Posted on Jun 06, 2021
With over 25 years of experience, his contributions spanning medical device development, authoring over 90 chapters and 170 scientific publications, and writing or editing 13 books have established him as a leading expert in the field. We sat down with Dr. Morrison to learn more about his dedication to improving patient care and to find out what’s on the horizon. From a revolutionary technique to repair partially torn tendons without surgery to the role of AI in musculoskeletal radiology, Dr. Morrison opens up about his latest projects and offers a glimpse into what we can expect to see in the future.
[DocPanel] What inspired you to get into the field of musculoskeletal radiology?
I was attracted to radiology very early on, from the first time I saw an MR image - it was around 1985, and I was in college at the time. The image I saw was a sagittal T1w slice of the brain... I thought that was pretty amazing! I had always been a very ‘visual’ person, into artwork and graphic novels. When I started radiology residency I met a very dynamic young staff member from the newly established MSK division, Mark Schweitzer. He was inspiring and motivating, and our first research project on osteomyelitis won an award at RSNA. From there I was sold. It was MSK all the way.
[DocPanel] In 2019 you developed a revolutionary technique to repair partially torn tendons back to bone through a needle. Can you share a bit about Trace Ortho? How has it transformed tendon repair?
I have always been interested in improving patient care - efficiency, safety, taking things from the operating room to the outpatient setting. When I was in the Air Force I was performing a good deal of spine and MSK intervention, and time after time I’d think “I wish I had a steerable needle to go around dangerous areas instead of through them”- so I designed one, flew to Sweden, and pitched the idea to a company that later became Apriomed. They made a prototype overnight, and it worked like a charm. The next morning we drank some Aquavit, ate some herring, and signed a contract- it’s now on the market.
Years later, after having two painful rotator cuff surgeries myself, and having watched my mother experience difficulty walking due to tendon tears at her hips, I decided, “we should be able to repair partially torn tendons through a needle.” This time around I made a prototype myself (in my garage, from Home Depot materials) and it also worked like a charm. I started my own company to take the concept to market. Our engineered prototype implant, placed through a needle using imaging guidance, has performed as well as standard suture anchors in bench testing. Our first clinical application, expected to hit the market in 2022, will be repair of gluteus medius and minimus tendons in older patients like my mother, in order to reduce pain and prevent gait disturbances and falls. Eventually, I think we will be able to treat many other common conditions such as rotator cuff partial tear, epicondylitis at the elbow, and maybe even Achilles and patellar tendon partial tears.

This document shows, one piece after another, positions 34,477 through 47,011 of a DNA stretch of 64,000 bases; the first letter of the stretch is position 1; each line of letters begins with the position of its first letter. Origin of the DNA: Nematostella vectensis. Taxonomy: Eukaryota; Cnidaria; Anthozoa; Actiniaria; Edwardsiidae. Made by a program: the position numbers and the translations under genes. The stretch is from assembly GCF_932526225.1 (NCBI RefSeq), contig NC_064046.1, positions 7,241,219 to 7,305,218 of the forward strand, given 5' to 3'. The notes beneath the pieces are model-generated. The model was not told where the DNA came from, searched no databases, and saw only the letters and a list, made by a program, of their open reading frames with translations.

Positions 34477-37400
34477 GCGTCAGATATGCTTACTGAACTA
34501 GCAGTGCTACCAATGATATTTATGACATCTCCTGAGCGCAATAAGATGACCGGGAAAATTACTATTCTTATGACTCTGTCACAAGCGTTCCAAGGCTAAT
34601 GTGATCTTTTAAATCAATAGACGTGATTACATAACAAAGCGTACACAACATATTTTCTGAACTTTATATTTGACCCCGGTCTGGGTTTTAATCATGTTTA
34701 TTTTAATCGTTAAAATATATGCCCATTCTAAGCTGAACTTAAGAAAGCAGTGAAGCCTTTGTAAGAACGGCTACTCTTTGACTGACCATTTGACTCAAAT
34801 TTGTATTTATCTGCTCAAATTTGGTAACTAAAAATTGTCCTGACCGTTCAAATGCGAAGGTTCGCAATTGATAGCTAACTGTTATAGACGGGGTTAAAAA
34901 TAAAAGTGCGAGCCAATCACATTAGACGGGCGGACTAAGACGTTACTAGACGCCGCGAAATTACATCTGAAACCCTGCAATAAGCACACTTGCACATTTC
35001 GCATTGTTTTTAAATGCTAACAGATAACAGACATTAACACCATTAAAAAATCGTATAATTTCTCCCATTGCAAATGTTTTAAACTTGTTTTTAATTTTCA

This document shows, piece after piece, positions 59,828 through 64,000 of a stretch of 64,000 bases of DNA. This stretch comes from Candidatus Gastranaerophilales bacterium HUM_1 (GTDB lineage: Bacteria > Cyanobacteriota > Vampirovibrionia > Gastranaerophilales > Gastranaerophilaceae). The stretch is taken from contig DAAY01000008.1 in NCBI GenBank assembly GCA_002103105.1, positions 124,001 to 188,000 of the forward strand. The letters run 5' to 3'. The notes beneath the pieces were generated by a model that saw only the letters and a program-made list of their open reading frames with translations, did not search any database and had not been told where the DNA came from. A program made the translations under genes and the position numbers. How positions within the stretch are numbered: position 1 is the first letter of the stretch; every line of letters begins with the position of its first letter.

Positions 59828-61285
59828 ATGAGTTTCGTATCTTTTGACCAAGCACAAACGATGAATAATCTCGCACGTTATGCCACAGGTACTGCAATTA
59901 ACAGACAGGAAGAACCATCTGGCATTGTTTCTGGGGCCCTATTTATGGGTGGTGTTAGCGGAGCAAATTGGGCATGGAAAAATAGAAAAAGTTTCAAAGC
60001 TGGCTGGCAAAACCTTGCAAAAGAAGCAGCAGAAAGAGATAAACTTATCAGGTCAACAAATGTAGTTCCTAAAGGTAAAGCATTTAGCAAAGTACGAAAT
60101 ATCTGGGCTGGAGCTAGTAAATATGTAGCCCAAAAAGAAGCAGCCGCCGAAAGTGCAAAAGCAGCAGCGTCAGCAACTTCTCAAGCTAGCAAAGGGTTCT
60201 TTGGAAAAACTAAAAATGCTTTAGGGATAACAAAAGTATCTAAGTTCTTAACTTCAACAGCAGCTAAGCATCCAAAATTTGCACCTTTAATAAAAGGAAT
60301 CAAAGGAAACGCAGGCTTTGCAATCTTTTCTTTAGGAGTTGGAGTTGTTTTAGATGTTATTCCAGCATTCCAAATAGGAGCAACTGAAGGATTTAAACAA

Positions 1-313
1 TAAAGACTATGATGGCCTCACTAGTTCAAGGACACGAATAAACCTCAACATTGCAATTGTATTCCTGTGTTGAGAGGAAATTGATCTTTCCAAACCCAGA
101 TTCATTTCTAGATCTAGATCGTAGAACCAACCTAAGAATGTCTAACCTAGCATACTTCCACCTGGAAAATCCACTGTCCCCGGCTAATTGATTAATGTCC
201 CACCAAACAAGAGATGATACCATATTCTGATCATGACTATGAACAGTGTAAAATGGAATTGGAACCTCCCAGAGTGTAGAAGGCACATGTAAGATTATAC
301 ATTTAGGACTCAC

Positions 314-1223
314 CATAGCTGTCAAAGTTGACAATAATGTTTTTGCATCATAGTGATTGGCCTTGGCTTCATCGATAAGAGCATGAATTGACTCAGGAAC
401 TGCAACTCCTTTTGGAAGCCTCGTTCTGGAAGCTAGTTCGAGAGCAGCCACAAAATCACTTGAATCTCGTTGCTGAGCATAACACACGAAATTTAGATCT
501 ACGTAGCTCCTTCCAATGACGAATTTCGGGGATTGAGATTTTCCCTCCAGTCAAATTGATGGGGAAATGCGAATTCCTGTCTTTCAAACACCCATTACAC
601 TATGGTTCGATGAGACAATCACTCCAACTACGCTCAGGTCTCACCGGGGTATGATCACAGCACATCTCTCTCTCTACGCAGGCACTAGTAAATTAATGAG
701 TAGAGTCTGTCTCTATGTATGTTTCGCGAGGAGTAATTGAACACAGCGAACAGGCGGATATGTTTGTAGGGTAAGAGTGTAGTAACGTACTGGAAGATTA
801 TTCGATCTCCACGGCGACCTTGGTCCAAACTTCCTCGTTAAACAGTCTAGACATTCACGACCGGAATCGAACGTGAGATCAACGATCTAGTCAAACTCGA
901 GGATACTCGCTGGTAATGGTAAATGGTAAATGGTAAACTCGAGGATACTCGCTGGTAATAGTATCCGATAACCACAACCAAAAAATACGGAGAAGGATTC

[DocPanel] What new developments within musculoskeletal imaging are you most excited about?
I see amazing potential for Radiologists to help detect disease before there is a significant deficit - and to intervene using minimally invasive methods. From arthritis to cancer, the marriage of advanced imaging methods and AI with new, innovative interventional techniques could revolutionize medical care, and make it less expensive as well. We are making diagnoses earlier and earlier, and AI will help us to better predict disease.
[DocPanel] Do you see AI in the future of musculoskeletal radiology? If so, what role do you see it playing?
Yes; AI will be an essential part of medical practice and radiology in the future. On the technologist side, improving exam scheduling and image quality; on the information side, enhancing the electronic medical record and making relevant information easier to access; and on the diagnostic side, automating certain tasks and enhancing others- while making reporting and communication more efficient.
[DocPanel] What are some of the biggest challenges radiologists and providers face today within musculoskeletal imaging?
The challenge is dealing with the volume of work while maintaining the extremely high quality of medical care that our patients and referring doctors expect from us. We can succeed by efficiently leveraging technology and subspecialty expertise while treating each patient as a VIP.
Dr. William Morrison has been in academic medicine for over 25 years, specializing in musculoskeletal imaging and intervention. The Past President of the Society of Skeletal Radiology, he is currently a reading radiologist at DocPanel and works closely with the Orthopedic Surgeons at Rothman Institute. Dr. Morrison is passionate about problem-solving and medical device development. While in the Air Force, he developed a steerable needle for my procedures. Most recently, he developed Trace Ortho, the first device for tendon reattachment that does not require surgery.
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